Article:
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COVID-19 - what do all these Greek letters mean?

Dr Karen Martin
Reviewed by Dr Karen MartinReviewed on 19.10.2023 | 1 minute read
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The initial outbreak of COVID-19 was in Wuhan, China, and many people referred to the disease and any subsequent variants by the city or country of origin. The World Health Organization (WHO) felt this caused undue discrimination and stigma against certain countries and places, and may deter them from declaring new variants they had found.

They needed to find a naming framework that avoided causing offense to any cultural, ethnic or social groups, and decided to name each variant after a letter of the Greek alphabet.

The initial virus was called novel coronavirus, or SARS-CoV-2 – not too catchy, so you may not have heard of it. Subsequent variants were named Alpha, Beta, Gamma, and Delta and are to continue in this manner.

I heard they skipped over some letters?

Notably, when naming the most recent variant, Omicron, the WHO skipped over both Nu and Xi letters. Nu was skipped as it was too similar to ‘new’ or 'novel', the initial name. 'Xi' was avoided as it is a common first name in China, including that of President Xi Jinping.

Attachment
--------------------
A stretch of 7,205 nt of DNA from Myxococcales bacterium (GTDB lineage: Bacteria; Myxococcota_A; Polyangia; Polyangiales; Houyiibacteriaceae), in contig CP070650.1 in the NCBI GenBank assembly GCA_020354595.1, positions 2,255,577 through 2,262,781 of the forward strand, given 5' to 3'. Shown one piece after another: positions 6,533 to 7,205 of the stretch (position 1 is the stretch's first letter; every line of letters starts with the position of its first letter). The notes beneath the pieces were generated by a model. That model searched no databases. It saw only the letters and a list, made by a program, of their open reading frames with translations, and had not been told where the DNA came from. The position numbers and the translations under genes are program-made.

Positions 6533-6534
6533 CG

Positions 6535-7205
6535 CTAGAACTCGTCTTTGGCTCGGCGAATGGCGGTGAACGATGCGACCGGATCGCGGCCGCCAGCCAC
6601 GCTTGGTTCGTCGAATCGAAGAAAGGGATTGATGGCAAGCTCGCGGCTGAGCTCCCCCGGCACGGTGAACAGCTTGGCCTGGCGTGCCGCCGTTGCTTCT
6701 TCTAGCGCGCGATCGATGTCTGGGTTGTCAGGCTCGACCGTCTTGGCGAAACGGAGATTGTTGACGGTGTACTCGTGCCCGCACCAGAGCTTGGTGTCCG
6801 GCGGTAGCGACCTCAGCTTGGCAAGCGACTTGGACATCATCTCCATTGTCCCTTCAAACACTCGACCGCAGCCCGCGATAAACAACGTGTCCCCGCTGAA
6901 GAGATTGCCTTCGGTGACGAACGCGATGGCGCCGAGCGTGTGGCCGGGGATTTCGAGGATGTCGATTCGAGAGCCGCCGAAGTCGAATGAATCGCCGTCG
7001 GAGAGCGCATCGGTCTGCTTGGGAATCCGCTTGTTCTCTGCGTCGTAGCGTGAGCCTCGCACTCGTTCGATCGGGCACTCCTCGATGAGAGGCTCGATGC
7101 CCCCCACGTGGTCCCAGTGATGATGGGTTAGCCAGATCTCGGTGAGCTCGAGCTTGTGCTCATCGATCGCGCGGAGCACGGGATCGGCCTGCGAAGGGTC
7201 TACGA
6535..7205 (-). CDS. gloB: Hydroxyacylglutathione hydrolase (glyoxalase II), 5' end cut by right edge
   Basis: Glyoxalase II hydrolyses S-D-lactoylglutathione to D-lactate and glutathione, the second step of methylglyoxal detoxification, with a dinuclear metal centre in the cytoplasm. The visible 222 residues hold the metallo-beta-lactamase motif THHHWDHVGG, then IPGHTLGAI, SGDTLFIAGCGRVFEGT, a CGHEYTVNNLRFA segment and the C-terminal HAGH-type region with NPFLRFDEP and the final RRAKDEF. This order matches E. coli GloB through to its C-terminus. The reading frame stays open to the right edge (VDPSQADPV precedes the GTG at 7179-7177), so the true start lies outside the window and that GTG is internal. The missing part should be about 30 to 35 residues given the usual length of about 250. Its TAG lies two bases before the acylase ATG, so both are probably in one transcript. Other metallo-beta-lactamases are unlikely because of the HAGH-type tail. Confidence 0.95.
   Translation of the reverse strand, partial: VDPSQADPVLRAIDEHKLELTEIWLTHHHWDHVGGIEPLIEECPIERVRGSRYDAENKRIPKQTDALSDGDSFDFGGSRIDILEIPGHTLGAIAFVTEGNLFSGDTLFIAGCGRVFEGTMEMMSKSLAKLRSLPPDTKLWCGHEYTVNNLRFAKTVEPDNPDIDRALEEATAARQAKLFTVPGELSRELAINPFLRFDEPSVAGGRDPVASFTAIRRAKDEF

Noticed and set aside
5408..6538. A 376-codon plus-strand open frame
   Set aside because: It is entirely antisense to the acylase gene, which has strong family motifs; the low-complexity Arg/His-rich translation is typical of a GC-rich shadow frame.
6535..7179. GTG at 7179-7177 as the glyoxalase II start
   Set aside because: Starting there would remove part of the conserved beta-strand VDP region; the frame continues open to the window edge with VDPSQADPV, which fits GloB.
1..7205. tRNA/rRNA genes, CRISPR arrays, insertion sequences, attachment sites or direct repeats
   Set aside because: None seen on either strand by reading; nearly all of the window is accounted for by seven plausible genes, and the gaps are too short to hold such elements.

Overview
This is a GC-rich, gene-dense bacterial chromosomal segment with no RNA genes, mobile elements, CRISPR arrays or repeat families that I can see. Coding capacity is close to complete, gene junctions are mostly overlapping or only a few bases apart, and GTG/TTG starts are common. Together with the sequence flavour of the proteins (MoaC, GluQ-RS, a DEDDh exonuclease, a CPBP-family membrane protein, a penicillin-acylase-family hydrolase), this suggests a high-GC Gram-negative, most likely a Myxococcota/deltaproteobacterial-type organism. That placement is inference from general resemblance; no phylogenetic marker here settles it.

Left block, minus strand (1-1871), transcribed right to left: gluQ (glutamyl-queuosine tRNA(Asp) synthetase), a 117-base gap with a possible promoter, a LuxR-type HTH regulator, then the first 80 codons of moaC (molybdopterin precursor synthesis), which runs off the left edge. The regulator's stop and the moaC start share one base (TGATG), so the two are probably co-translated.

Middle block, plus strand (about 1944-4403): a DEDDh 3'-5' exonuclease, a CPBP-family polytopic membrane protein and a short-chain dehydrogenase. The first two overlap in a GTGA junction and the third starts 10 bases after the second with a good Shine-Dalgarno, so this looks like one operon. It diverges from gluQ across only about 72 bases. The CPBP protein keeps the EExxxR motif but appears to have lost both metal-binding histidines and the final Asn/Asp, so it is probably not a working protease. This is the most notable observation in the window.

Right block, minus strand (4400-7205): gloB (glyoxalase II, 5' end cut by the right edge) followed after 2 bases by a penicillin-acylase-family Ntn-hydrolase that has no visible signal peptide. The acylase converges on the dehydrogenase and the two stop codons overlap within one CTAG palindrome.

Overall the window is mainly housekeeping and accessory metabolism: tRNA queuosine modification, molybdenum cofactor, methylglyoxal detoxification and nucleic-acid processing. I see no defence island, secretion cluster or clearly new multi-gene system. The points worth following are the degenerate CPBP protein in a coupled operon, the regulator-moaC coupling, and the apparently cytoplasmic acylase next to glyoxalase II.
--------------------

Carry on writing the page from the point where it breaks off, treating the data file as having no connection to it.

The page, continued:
There are official scientific names that are still present but are too complicated for general use, therefore the Greek naming system remains an easier and unbiased approach.

There are 24 letters of the Greek alphabet and considering we may skip some more, what happens when that runs out? Well, scientists have hinted that they may start using constellations next.

Hopefully, we don’t have to get to that.

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This article has been written by UK-based doctors and pharmacists, so some advice may not apply to US users and some suggested treatments may not be available. For more information, please see our T&Cs.
Dr Karen Martin
Reviewed by Dr Karen Martin
Reviewed on 19.10.2023
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